A hominine hip bone, KNM-ER 3228, from East Lake Turkana, Kenya.
ABSTRACT A male hominine partial hip bone, KNM -ER 3228, from East Lake Turkana , Kenya is described. In most of its features this specimen resembles modern human male hip bones. This is especially true for functional features related to weight transfer from the trunk to the pelvis and within the pelvis, and to the effective action of musculature arising from the pelvis during the performance of the modern human type of bipedalism . KNM -ER 3228 is very similar to the Olduvai Hominid 28 and the Arago XLIV hip bones, both attributed to Homo erectus .
- SourceAvailable from: Peter Schmid[Show abstract] [Hide abstract]
ABSTRACT: Despite a rich African Plio-Pleistocene hominin fossil record, the ancestry of Homo and its relation to earlier australopithecines remain unresolved. Here we report on two partial skeletons with an age of 1.95 to 1.78 million years. The fossils were encased in cave deposits at the Malapa site in South Africa. The skeletons were found close together and are directly associated with craniodental remains. Together they represent a new species of Australopithecus that is probably descended from Australopithecus africanus. Combined craniodental and postcranial evidence demonstrates that this new species shares more derived features with early Homo than any other australopith species and thus might help reveal the ancestor of that genus.Science 04/2010; 328(5975):195-204. · 31.20 Impact Factor
- [Show abstract] [Hide abstract]
ABSTRACT: The fossil record of the hominin pelvis reflects important evolutionary changes in locomotion and parturition. The partial pelves of two individuals of Australopithecus sediba were reconstructed from previously reported finds and new material. These remains share some features with australopiths, such as large biacetabular diameter, small sacral and coxal joints, and long pubic rami. The specimens also share derived features with Homo, including more vertically oriented and sigmoid-shaped iliac blades, greater robusticity of the iliac body, sinusoidal anterior iliac borders, shortened ischia, and more superiorly oriented pubic rami. These derived features appear in a species with a small adult brain size, suggesting that the birthing of larger-brained babies was not driving the evolution of the pelvis at this time.Science 09/2011; 333(6048):1407-11. · 31.20 Impact Factor
- [Show abstract] [Hide abstract]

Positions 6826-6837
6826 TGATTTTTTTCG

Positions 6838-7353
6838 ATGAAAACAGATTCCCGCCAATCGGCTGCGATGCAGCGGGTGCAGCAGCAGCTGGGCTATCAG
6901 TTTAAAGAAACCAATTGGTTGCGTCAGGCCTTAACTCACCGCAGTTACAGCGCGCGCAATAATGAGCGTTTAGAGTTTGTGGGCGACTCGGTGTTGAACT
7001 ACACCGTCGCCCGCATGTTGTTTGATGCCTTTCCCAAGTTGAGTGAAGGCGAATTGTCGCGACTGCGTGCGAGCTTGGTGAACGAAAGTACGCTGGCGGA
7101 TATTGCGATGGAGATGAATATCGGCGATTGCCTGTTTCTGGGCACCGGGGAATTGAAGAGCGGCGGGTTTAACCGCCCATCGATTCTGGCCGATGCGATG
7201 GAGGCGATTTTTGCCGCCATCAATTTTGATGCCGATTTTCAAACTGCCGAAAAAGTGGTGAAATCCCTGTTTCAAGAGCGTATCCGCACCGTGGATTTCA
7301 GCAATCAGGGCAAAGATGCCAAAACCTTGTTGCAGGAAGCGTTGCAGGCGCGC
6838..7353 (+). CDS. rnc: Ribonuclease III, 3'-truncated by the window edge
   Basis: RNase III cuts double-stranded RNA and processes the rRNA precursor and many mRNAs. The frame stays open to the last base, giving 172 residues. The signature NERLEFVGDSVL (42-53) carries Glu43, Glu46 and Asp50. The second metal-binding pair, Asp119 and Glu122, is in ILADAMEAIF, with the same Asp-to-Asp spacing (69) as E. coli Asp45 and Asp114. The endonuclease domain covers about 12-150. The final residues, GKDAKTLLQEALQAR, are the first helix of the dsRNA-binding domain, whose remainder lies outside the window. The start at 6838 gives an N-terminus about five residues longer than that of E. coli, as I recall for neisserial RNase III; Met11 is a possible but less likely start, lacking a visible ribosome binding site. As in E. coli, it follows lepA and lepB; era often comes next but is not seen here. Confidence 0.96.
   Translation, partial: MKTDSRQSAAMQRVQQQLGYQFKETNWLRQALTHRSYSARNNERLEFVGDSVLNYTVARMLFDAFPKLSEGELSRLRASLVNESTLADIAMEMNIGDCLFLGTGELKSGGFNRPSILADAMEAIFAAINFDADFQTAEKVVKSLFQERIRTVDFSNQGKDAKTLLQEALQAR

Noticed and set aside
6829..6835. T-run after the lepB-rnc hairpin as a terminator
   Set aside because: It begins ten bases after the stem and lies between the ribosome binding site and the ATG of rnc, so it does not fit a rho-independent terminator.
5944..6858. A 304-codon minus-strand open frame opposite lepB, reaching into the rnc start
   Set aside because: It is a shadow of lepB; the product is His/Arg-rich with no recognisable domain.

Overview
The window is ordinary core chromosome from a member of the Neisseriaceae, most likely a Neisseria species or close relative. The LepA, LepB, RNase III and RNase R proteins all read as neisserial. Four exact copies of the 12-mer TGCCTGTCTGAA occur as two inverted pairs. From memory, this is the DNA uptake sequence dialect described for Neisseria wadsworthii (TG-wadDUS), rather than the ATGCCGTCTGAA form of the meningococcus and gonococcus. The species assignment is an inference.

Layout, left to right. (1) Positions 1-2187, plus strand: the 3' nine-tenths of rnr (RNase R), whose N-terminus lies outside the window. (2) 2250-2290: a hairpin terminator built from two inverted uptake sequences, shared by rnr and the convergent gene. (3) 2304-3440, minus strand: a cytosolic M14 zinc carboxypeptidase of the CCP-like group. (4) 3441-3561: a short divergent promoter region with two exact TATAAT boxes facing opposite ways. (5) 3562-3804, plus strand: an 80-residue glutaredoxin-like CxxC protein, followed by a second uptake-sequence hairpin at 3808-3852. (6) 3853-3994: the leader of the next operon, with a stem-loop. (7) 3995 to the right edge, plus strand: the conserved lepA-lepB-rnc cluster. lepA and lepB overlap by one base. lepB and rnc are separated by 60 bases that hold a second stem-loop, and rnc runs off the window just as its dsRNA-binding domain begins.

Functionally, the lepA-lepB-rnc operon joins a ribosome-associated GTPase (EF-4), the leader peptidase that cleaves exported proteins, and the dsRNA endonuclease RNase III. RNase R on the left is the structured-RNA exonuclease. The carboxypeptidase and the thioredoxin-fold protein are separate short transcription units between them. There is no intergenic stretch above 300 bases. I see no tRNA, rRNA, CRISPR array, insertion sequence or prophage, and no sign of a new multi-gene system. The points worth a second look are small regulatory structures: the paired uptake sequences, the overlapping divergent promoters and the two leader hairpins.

ABSTRACT: All early (Pliocene-Early Pleistocene) hominins exhibit some differences in proximal femoral morphology from modern humans, including a long femoral neck and a low neck-shaft angle. In addition, australopiths (Au. afarensis, Au. africanus, Au. boisei, Paranthropus boisei), but not early Homo, have an "anteroposteriorly compressed" femoral neck and a small femoral head relative to femoral shaft breadth. Superoinferior asymmetry of cortical bone in the femoral neck has been claimed to be human-like in australopiths. In this study, we measured superior and inferior cortical thicknesses at the middle and base of the femoral neck using computed tomography in six Au. africanus and two P. robustus specimens. Cortical asymmetry in the fossils is closer overall to that of modern humans than to apes, although many values are intermediate between humans and apes, or even more ape-like in the midneck. Comparisons of external femoral neck and head dimensions were carried out for a more comprehensive sample of South and East African australopiths (n = 17) and two early Homo specimens. These show that compared with modern humans, femoral neck superoinferior, but not anteroposterior breadth, is larger relative to femoral head breadth in australopiths, but not in early Homo. Both internal and external characteristics of the australopith femoral neck indicate adaptation to relatively increased superoinferior bending loads, compared with both modern humans and early Homo. These observations, and a relatively small femoral head, are consistent with a slightly altered gait pattern in australopiths, involving more lateral deviation of the body center of mass over the stance limb. Am J Phys Anthropol, 2013. © 2013 Wiley Periodicals, Inc.American Journal of Physical Anthropology 01/2013; · 2.48 Impact Factor